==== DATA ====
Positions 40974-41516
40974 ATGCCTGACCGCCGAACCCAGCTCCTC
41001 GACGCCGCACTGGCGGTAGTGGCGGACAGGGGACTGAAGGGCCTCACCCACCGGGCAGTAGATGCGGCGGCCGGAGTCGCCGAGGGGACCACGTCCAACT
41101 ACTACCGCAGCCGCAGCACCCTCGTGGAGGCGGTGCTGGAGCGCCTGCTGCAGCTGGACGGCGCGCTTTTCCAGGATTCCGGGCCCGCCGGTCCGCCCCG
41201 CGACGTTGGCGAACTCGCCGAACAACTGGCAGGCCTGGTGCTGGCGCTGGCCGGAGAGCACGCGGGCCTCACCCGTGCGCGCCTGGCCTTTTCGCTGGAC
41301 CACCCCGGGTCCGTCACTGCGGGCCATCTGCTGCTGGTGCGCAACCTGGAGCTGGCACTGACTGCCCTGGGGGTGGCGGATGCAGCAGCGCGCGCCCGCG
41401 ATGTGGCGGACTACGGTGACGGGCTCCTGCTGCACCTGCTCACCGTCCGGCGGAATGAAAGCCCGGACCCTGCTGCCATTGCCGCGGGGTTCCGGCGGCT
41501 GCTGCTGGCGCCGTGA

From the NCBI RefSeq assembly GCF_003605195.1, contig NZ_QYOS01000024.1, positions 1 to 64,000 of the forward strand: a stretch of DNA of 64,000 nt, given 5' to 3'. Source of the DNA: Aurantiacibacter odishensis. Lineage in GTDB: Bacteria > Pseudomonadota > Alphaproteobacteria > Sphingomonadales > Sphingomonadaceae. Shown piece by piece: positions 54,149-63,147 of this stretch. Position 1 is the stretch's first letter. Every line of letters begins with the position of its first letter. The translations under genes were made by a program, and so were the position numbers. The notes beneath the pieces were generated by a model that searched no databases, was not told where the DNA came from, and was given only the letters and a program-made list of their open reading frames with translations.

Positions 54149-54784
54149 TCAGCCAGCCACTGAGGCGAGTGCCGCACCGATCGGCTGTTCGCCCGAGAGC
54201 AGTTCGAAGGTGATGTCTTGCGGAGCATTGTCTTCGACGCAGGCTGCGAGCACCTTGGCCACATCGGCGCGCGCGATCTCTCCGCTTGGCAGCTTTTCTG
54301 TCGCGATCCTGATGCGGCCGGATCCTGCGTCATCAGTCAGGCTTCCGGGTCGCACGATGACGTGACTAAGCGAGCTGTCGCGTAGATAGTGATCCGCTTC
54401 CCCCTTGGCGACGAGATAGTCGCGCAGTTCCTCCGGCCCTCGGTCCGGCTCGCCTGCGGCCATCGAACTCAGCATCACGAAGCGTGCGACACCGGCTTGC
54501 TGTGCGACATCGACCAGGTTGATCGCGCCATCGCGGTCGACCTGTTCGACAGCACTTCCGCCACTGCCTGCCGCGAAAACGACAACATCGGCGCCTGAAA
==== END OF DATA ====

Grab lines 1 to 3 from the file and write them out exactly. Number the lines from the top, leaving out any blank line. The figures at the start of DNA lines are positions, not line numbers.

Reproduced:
Positions 40974-41516
40974 ATGCCTGACCGCCGAACCCAGCTCCTC
41001 GACGCCGCACTGGCGGTAGTGGCGGACAGGGGACTGAAGGGCCTCACCCACCGGGCAGTAGATGCGGCGGCCGGAGTCGCCGAGGGGACCACGTCCAACT